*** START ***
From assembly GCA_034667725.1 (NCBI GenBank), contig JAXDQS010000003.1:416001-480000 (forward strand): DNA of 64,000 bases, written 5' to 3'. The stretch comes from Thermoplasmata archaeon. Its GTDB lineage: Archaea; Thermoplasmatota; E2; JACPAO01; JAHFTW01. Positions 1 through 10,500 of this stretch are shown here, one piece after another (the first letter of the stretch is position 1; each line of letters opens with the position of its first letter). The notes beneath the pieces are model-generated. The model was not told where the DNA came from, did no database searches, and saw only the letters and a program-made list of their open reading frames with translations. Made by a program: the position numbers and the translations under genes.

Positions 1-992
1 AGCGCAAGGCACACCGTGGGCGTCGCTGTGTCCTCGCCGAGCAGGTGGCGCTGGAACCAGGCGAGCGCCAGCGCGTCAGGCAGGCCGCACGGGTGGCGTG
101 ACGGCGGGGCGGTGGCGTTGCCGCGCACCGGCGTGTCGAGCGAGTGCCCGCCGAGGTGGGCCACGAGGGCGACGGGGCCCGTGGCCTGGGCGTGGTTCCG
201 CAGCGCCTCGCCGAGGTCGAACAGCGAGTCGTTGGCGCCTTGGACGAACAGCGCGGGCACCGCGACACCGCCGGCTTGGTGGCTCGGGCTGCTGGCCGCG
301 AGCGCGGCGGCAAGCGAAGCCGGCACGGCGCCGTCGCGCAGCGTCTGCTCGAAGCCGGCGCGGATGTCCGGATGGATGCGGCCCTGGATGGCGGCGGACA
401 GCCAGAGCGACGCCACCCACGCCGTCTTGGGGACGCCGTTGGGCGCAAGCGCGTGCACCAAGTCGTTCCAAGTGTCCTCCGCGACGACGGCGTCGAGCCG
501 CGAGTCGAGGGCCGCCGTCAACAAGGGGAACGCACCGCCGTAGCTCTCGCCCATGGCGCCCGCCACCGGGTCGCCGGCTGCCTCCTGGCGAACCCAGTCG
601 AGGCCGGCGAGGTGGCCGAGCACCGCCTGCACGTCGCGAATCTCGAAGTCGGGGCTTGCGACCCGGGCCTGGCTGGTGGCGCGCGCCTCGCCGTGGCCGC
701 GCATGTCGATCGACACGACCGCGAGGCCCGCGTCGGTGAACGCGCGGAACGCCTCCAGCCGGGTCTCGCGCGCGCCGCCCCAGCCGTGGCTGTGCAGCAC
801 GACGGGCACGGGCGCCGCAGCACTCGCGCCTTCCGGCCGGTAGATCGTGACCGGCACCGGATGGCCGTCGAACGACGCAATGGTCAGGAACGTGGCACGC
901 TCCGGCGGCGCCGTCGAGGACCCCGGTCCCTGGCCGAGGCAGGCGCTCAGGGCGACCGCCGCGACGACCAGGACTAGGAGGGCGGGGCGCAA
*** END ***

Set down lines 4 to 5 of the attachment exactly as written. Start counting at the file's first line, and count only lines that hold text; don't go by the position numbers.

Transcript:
101 ACGGCGGGGCGGTGGCGTTGCCGCGCACCGGCGTGTCGAGCGAGTGCCCGCCGAGGTGGGCCACGAGGGCGACGGGGCCCGTGGCCTGGGCGTGGTTCCG
201 CAGCGCCTCGCCGAGGTCGAACAGCGAGTCGTTGGCGCCTTGGACGAACAGCGCGGGCACCGCGACACCGCCGGCTTGGTGGCTCGGGCTGCTGGCCGCG